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March 13th, 2009

China’s concerned over US debt



Some interesting remarks today from the Chinese government regarding US debt :

Chinese Premier Wen Jiabao said Friday that he is “worried” about the country’s vast $1 trillion holdings in U.S. Treasuries and that China will pursue a policy of diversification when comes to its future foreign exchange holdings.

Wen’s remarks, which were made at the close of the annual National People’s Congress meeting in Beijing, echoed those that have been made by other high-ranking policymakers and bankers over the past year since the subprime crisis devastated the value of the mortgage-backed securities that made up a large chunk of China’s U.S. holdings.

“We have lent a huge amount of money to the U.S. Of course we are concerned about the safety of our assets. To be honest, I am definitely a little worried,” Wen said. …

Wen called on the Obama administration to “maintain its good credit, to honor its promises and to guarantee the safety of China’s assets.”

He’s right to be concerned; as the article points out, China is the number-one overseas holder of Treasuries (Japan is now second). A trillion dollars is probably understating the extent of Chinese-held US debt. And China began selling off its Fannie Mae and Freddie Mac stock last summer.

The Money & Co blog

The Chinese may be legitimately worried about record U.S. borrowing this year to fund the Obama’s administration’s rescues for the economy and the financial system. Government stimulus spending is expected to be a key discussion point at this weekend’s meeting of finance ministers of the Group of 20 nations.

If investors begin to balk at Treasury debt, forcing yields up dramatically, that would devalue China’s holdings of older, lower-yielding Treasuries.

The Chinese aren’t alone in that regard. Still, there’s little danger of China selling off its US debt:

“Except for US Treasuries, what can you hold?” [Luo Ping, a director-general at the China Banking Regulatory Commission] asked. “Gold? You don’t hold Japanese government bonds or UK bonds. US Treasuries are the safe haven. For everyone, including China, it is the only option.”

Mr Luo, whose English tends toward the colloquial, added: “We hate you guys. Once you start issuing $1 trillion-$2 trillion [$1,000bn-$2,000bn] . . .we know the dollar is going to depreciate, so we hate you guys but there is nothing much we can do.”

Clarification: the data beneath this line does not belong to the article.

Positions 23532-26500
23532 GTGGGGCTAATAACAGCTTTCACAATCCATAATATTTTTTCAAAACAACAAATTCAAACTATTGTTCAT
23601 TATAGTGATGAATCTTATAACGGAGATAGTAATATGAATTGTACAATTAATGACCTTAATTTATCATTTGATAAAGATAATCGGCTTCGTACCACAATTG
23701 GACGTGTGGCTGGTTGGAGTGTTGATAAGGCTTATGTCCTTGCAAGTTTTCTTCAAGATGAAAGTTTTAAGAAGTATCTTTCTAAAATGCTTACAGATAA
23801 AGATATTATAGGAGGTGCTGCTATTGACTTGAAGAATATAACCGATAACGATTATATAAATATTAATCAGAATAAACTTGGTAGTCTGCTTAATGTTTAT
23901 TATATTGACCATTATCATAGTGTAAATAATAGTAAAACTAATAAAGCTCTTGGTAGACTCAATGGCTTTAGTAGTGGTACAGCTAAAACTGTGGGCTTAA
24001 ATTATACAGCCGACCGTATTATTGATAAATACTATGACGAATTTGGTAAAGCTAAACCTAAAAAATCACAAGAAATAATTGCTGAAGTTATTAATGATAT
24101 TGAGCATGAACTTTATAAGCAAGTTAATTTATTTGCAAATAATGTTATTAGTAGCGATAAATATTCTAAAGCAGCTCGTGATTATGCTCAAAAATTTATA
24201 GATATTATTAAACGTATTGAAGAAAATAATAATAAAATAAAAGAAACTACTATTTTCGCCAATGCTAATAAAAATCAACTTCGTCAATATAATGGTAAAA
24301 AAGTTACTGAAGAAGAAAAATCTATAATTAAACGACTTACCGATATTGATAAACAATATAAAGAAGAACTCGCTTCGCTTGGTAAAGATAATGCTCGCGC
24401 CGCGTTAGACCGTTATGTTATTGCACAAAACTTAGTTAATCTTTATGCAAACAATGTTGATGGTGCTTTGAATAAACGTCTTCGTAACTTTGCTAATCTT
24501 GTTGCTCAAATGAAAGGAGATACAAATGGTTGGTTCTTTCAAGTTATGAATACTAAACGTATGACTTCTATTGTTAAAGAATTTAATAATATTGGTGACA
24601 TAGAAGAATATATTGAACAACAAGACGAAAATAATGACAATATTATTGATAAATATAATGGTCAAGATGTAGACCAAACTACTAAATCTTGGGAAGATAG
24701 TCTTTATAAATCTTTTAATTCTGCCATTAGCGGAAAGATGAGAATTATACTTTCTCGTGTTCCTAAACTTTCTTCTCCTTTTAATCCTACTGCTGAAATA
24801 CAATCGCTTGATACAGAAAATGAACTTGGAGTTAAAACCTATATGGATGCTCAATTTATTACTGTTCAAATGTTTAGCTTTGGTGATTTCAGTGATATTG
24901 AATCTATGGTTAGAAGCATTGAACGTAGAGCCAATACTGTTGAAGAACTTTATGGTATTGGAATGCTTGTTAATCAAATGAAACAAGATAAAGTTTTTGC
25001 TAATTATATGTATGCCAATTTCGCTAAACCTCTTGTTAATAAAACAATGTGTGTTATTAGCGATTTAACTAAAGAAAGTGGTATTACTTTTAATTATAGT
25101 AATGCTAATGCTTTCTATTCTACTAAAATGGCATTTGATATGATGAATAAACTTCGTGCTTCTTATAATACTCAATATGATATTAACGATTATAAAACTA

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2 Responses to “China’s concerned over US debt”

  1. AmericanEagle50 Says: March 14th, 2009 at 3:10 am

    Hello everyone,
    Although it was our folks on capital hill that went running off doing something again without consulting us, there’s something I would like to say about the chinese!
    After closing their markets to U.S. goods made by our workers before their foot gets stuck in their mouth try to remember these three little words…..”The Flying Tigers”.
    Where would you folks have been if not for these brave souls. Also how many pilots did we lose over the “ALUMINUM TRAIL”. Let’s put things in perspective here and add up the total cost for this endeaver!
    Take Care out there & God Bless!

  2. Ron Says: March 14th, 2009 at 10:48 am

    China should be worried about their dangerous over investment in US Treasury obligations. Washington ’s long-term choice is either repudiation or monetization. For monetization to be effective, the depreciation in the dollar would have to be substantial and this in turn would dramatically raise prices of imports for American consumers which would mean a tremendous drop in foreign imports. Debt monetization would cause more disruption to exporting nations than selective repudiation of Treasury debt.

    Washington has bailed out the banks, Wall Street & their Washington special interests and much of the cost is added to the national debt to by paid by this and future generations while real estate and investments continue to fall. Find out what a growing repudiate the debt movement could mean for treasury bonds, the dollar, gold and the stock market.

    The Campaign to Cancel the Washington National Debt By 12/22/2013 Constitutional Amendment is starting now in the U.S. See: http://www.facebook.com/group.php?gid=67594690498&ref=ts

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Tim Manni is the Managing Editor of HSH.com and the author of their daily blog, which concentrates on the latest developments in the mortgage and housing markets.

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